We’re currently in touch with our amazing web developer Courtney at Floatleft, and she is patiently working with us to build the pages on our web site. We started working on web development only after we gathered a clear vision of our goals and priorities. Courtney’s understanding of website building informed how to best implement our vision. We thank her for the continued support.c9cfrw58lojvjrdyx53hqktuppnqi7bk

Finally, thank you Jessica Steimer for co-writing this blog post and continuing to drive this learning resources project.7yv89p2nof7a2jqun3hxt4cw5wa5ww2t

Check out these resources if you’re still curious about our process for developing new projects:vbtef3rznjbesp4cij0jr3iqn5jqmh37

 ctq4dqdk7grc93rzvpwzl3ttq7oqvfxywofev4sh6j9p3nt3dnycw2tyby8s4v6rgcuwi3rljf06kuilb1ma3gro3yzvai9h

(original) View Français translation

We’ve been working on something that we’re pretty excited about—a new part of our website that gathers all of our training resources in one place. It hasn’t gone live yet, but we’d love to share our progress and get your feedback on this page mock up as we move forward!
Aspiration Learning Resources Page Mock Up
For years, Aspiration has been developing and delivering trainings to organizations. We’ve always created resources (e.g., slides, templates) to complement these trainings. While we’ve tried our best to make these resources available on our website for future use, they are sadly scattered in the dark corners of aspirationtech.org. Our web traffic reports show this lack of accessibility and use.

We’re working to fix that, in hopes that you’ll find value and versatility in these resources. In addition to migrating them to an accessible place, we’ll be providing the resources in various formats, such as editable versions of slides, templates and webinars. We hope that others will build on the lessons and resources and make them relevant to their own intended audiences. We’re also going to place everything associated with each training in one place, in order to guide people to complementary trainings that’ll boost tech capacity.

 

 

Imagining our audiences

This is where you wonderful people come into the process. We’ve learned from experience that when developing new technology projects, you need to get the potential users involved early. There’s no better way to gauge usability than direct user feedback. Bearing this in mind, we advocate for developing technology in a user-centered way which anticipates users’ needs and gets their feedback early and often. Like any nonprofit project built for the community, it should be created with the community, incorporating the insight of the people who will benefit most from the project.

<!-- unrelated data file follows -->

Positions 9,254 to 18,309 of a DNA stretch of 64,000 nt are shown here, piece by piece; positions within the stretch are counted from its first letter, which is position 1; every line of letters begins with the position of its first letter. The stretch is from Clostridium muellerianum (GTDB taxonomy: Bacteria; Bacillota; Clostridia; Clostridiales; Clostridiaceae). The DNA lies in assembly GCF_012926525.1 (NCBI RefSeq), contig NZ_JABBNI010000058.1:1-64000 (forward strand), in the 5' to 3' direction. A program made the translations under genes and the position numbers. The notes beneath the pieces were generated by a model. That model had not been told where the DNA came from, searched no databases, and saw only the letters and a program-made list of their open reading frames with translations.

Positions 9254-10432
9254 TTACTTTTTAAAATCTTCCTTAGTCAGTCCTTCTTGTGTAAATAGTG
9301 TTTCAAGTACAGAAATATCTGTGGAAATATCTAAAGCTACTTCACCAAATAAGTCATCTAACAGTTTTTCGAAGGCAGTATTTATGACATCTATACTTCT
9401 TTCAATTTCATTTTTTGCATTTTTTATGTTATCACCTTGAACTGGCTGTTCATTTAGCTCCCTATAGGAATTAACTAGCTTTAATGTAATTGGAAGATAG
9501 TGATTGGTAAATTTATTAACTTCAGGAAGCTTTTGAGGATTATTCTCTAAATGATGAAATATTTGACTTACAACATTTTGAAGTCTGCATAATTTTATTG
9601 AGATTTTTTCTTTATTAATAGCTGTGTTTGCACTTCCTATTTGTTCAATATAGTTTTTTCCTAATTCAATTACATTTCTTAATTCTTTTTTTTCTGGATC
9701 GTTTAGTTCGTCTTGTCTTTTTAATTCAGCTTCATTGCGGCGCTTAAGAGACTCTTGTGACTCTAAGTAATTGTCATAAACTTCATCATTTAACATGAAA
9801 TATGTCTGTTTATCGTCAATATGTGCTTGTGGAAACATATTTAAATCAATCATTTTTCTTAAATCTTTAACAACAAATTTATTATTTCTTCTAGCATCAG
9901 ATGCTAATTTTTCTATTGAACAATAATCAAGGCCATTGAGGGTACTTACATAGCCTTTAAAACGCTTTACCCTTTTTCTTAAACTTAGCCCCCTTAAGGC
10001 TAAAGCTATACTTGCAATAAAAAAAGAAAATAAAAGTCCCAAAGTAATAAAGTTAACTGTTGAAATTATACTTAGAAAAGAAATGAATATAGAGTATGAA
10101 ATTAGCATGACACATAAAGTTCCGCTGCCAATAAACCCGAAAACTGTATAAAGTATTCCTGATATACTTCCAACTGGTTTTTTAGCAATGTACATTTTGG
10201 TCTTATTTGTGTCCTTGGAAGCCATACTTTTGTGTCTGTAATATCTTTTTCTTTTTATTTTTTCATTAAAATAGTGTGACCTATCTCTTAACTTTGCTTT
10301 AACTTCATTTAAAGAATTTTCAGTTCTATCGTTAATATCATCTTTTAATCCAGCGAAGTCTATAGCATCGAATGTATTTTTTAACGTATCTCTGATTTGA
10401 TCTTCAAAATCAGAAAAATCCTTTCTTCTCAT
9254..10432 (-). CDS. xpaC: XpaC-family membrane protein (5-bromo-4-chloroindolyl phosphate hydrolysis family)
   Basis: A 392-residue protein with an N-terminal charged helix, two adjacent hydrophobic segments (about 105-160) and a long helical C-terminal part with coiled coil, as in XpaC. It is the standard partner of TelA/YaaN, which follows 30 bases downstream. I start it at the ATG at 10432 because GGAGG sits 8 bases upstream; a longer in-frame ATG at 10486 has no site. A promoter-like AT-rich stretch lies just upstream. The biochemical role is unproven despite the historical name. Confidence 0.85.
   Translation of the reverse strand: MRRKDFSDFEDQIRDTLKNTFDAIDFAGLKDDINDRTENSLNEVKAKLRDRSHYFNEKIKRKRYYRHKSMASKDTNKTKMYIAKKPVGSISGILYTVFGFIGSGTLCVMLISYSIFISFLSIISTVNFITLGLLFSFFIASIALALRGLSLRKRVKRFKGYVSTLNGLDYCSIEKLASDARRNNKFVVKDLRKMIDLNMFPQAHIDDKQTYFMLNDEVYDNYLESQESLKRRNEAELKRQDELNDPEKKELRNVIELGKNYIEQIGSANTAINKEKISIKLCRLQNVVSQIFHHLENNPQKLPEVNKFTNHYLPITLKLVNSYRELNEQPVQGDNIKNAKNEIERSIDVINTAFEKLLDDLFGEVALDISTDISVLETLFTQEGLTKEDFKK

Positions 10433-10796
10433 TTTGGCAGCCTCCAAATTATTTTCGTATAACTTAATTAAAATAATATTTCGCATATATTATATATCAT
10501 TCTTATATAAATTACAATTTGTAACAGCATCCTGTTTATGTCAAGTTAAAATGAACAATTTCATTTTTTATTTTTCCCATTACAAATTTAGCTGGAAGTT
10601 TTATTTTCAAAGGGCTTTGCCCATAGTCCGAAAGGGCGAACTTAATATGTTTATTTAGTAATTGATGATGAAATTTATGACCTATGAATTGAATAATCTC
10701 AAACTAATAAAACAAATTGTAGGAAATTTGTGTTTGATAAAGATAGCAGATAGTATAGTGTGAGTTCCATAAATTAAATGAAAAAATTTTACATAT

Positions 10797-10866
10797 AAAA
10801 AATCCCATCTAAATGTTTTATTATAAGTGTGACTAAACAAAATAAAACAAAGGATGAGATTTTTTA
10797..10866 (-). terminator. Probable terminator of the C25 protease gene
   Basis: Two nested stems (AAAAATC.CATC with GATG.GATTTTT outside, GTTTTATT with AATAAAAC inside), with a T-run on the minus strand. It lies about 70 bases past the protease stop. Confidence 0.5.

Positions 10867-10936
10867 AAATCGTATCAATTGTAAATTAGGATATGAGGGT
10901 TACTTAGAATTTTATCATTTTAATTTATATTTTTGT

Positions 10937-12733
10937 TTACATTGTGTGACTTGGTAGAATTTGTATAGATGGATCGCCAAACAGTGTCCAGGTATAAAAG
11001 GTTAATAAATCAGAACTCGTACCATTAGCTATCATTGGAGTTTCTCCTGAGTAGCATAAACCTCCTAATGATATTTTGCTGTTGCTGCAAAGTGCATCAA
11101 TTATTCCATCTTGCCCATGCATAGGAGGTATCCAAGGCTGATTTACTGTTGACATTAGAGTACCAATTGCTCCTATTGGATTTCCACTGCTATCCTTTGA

Naturally, we began our development process by thinking about who might benefit from a library of self-serve learning resources.

Brainstorming Our User Stories

We identified a few primary audiences:

1. Self learners—people who work or volunteer with social justice, grassroots, and community organizations.

2. Tech decision makers—people who work at or consult with organizations that are tasked with making decisions about technology around strategy, budget, and even personnel.

3. Trainers and capacity builders—people, like us, that work to support and inform nonprofits’ capacities to achieve their missions.

Envisioning how people use the site

After envisioning the potential audiences, we brainstormed ways that each unique group would engage with these learning resources on a web platform. This step takes some imagination; we created “user stories” to detail how people will interact with the site. User stories are short statements written in non-technical language that define how the website will provide value to users. These user stories served as guides for building the first project mock-up.

Hand-drawn Mock Up of Learning Resources Page

Give us your insight

The mock-ups started as hand drawings, and were eventually built out in a digital draft. As soon as we had something tangible (i.e., right now), we started asking folks for feedback. It’s best to start getting feedback at this early stage. When something comes up, it makes “going back to the drawing board” a less tedious trip. Most importantly, it incorporates the needs of the people.

Your participation is essential to the process; we’d love to get feedback from you as we move forward. If you’d like to walk through the mock-ups with us, please email help@aspirationtech.org.

You can also leave comments below, or email us with your thoughts on this mock-up of one of the upcoming pages. We’d very much appreciate your insight.

(Part two of this blog is now live! Check out the next step of our tech project process.)

Special thanks

Special thanks to everyone who has so generously offered feedback and guidance so far.

We’re currently in touch with our amazing web developer Courtney at Floatleft, and she is patiently working with us to build the pages on our web site. We started working on web development only after we gathered a clear vision of our goals and priorities. Courtney’s understanding of website building informed how to best implement our vision. We thank her for the continued support.

Finally, thank you Jessica Steimer for co-writing this blog post and continuing to drive this learning resources project.

Check out these resources if you’re still curious about our process for developing new projects: